Economists polled by Thompson/Reuters have reportedly slashed their estimates of GDP for the second half of 2011, and the year of 2012 for a number of emerging market (NYSE:EEM) nations, according to a recent article. The poll targeted countries China (NYSE:FXI), India (INF), and “a handful of other economies in the region” though excluded Japan (NYSE:EWJ).
Despite the projected slowdown, economic growth among regional leaders should hover around 8%, though concerns exist that rising inflation rates may negate much of those gains. According to one Credit Suisse (NYSE:CS) analyst, “The bigger risks confronting the Chinese (NYSE:FXI) and Indian (INF) economies at present stem more from domestic than international developments. In particular, the presence of high and sticky inflation has forced the central banks of both countries to tighten policy, with potential adverse consequences for domestic activity.”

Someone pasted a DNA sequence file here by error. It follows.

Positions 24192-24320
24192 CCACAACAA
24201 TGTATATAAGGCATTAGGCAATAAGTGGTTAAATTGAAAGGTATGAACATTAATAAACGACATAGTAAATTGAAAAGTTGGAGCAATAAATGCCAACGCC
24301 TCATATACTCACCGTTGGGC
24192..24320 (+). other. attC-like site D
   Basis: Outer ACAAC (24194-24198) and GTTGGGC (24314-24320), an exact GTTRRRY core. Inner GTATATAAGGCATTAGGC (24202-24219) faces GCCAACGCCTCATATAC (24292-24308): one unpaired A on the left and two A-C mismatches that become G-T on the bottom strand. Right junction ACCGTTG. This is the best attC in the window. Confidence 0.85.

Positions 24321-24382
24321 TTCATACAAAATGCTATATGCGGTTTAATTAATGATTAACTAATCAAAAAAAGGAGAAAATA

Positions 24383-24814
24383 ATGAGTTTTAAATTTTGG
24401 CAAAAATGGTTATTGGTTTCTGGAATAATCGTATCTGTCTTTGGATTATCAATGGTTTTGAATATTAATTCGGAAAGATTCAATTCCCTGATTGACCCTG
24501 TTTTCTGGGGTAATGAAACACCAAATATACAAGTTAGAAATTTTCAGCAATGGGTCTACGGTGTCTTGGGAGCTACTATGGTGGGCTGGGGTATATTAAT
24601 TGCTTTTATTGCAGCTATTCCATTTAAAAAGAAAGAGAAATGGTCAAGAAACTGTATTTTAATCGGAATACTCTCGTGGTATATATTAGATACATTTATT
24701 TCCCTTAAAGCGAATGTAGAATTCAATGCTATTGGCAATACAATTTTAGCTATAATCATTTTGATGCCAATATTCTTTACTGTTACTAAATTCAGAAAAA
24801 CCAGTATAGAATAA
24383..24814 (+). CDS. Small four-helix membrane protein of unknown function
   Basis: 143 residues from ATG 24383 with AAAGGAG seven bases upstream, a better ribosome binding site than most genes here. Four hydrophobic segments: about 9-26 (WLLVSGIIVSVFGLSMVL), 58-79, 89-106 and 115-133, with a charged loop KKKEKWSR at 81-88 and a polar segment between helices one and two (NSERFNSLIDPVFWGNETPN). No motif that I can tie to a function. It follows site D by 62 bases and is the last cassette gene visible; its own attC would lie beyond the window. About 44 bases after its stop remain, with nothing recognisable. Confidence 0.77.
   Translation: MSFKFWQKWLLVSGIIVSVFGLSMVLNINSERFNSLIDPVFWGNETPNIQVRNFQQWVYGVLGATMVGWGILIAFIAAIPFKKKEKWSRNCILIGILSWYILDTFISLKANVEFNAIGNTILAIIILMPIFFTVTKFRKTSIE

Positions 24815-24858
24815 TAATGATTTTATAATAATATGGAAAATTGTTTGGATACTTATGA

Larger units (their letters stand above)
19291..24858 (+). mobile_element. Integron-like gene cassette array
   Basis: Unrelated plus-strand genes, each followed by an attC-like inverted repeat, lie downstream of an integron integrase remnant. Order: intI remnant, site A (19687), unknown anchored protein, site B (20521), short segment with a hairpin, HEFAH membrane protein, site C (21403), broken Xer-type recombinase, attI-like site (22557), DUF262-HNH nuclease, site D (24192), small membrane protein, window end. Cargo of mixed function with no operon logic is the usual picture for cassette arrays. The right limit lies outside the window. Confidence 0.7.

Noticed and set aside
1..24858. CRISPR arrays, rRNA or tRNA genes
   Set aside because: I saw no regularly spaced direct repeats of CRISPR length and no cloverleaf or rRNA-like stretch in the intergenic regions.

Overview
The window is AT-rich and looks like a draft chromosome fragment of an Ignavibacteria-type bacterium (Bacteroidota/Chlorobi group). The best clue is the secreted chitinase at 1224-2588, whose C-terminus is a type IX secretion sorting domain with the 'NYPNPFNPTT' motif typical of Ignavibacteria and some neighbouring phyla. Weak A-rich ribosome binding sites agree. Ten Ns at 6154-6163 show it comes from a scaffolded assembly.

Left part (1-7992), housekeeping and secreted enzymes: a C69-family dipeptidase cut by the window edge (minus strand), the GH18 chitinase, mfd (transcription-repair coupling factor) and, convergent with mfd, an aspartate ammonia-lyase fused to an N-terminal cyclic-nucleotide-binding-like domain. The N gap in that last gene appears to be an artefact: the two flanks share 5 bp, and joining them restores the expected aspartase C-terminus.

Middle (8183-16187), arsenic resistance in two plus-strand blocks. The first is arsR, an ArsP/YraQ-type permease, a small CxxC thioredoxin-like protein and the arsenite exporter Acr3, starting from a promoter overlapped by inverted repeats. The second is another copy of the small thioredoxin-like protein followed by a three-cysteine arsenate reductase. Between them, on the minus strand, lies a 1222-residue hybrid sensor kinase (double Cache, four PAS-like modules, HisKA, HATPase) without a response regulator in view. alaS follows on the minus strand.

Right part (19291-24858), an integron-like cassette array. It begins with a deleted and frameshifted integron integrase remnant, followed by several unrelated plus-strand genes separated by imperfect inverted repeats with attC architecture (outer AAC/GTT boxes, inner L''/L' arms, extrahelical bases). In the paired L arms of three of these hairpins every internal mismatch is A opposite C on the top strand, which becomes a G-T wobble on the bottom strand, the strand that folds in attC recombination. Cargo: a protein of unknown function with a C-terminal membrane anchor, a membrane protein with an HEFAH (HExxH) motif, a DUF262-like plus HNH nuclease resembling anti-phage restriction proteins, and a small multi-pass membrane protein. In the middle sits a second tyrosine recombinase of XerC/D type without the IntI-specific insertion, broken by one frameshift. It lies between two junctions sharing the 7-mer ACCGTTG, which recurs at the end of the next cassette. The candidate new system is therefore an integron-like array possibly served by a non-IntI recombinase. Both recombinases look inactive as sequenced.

Credit Suisse, “among the most bearish” of those polled, predicted 8.7% GDP growth for China (NYSE:FXI) in 2011, and 8.5% for 2012. The median estimate was 9.3% in 2011 and 8.8% in 2012. For India (INF) the mean revised estimate for 2011 GDP was cut to 7.9%, down from 8.3%, but inflation forecasts were also cut vastly, from 8.5% to 6.5%, meaning a larger net gain for the Indian economy this year. South Korea (NYSE:EWY) also had its 2011 outlook downgraded, from 4.5% to 4.2%, due to a “sluggish” export market. Australia (NYSE:EWA) received the steepest forecast downgrade of any nation in the poll, with analysts cutting the 2011 GDP target down-under from 2.9% to 2.1%. On a brighter note, growth is expected to pick up in Australia next year, with the mean 2012 GDP forecast targeting a gain of 4.3% due to strong investment in mining and natural resources industries.